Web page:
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by Andrew Learmonth
25 January 2022
Call for child payment to quadruple as commission warns of rising poverty levels

Call for child payment to quadruple as commission warns of rising poverty levels

Ministers will need to quadruple the child payment to avoid missing poverty targets, the Scottish Government’s own advisers have warned. 

The Poverty and Inequality Commission said the action taken by the SNP-Green administration was “not on a scale or at a pace that is sufficient to meet the interim or final child poverty targets,” and, they warned that “child poverty levels have been at best stagnating, and may be starting to rise”.

MSPs backed tough targets in 2017 which committed the government to reduce the proportion of children living in relative poverty to 18 per cent by 2023-24 and 10 per cent by 2030-31.

Current levels of relative poverty, where a child lives in a household which has less than 60 per cent of the median household income, rose to 24 per cent in 2017-20.  

The First Minister has already promised to double the devolved Scottish Child Payment from £10 per week to £20. However, the commission says that it will need to go up to £40.

Chairman, Bill Scott, said: “Our advice shows that, quite simply, too many children are still experiencing poverty in Scotland.

“As a society we believe it’s wrong for children’s lives to be restricted by poverty. That’s why the child poverty targets were set.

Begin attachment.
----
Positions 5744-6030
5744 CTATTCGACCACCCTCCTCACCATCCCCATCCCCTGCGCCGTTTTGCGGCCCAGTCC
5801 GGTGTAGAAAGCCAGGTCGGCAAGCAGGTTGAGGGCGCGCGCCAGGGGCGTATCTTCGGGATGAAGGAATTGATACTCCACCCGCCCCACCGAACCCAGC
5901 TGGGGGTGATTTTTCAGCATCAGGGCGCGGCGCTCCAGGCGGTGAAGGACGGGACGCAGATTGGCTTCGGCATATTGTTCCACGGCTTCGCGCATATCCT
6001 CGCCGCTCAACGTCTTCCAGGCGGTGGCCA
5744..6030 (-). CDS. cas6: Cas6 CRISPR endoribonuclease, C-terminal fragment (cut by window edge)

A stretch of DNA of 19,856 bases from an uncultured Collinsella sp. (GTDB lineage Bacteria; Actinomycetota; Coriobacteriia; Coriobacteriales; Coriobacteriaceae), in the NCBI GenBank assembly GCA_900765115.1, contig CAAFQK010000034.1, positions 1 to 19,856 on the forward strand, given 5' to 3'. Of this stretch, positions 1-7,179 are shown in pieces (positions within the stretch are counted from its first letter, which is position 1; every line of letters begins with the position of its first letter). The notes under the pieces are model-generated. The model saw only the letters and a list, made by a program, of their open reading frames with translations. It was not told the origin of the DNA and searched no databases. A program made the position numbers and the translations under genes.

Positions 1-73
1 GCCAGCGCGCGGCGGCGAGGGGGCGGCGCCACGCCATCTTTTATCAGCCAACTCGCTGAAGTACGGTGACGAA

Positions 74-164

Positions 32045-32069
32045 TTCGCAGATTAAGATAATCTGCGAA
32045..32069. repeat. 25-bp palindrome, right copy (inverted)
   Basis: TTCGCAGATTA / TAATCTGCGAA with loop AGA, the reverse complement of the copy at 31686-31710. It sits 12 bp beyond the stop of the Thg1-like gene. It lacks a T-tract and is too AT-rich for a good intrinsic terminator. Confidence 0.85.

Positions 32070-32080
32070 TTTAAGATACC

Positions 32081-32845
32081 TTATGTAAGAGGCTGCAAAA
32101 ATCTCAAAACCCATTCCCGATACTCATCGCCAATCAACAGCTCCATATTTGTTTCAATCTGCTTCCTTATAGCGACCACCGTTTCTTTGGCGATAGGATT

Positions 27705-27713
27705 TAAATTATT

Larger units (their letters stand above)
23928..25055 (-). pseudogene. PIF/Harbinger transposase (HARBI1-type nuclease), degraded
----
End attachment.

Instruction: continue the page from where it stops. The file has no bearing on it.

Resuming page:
“While we know work is ongoing, progress is not enough to meet the targets, and for some measures the position is worsening. Despite a clear commitment, the action taken by the Scottish Government so far is inadequate.”

The commission called on ministers to use “all the levers available to end the scourge of child poverty”.

Scott added: “Targets to reduce child poverty can be met, however, the Scottish Government will have to utilise every opportunity and deliver action faster, coupled with a significant increase in funding.”

“We need to see action across all areas of Government in order to release families from the constraints of poverty. Providing parents with support to apply for a job, for example, won’t have the impact we want if the parent can’t get suitable childcare or doesn’t have a reliable bus service to get them to work.”

Social Justice Secretary, Shona Robison, said: “We will double the Scottish Child Payment to £20 per week from April and will invest £361 million above the level of funding from UK Government on social security in 2022-23.

“The delivery plan will also set out other levers we will use and actions to take – for example, on employment, maximising incomes and affordable housing, which all contribute to reducing child poverty.

“However, we cannot do it alone – we must work together across society to deliver on this national mission.”


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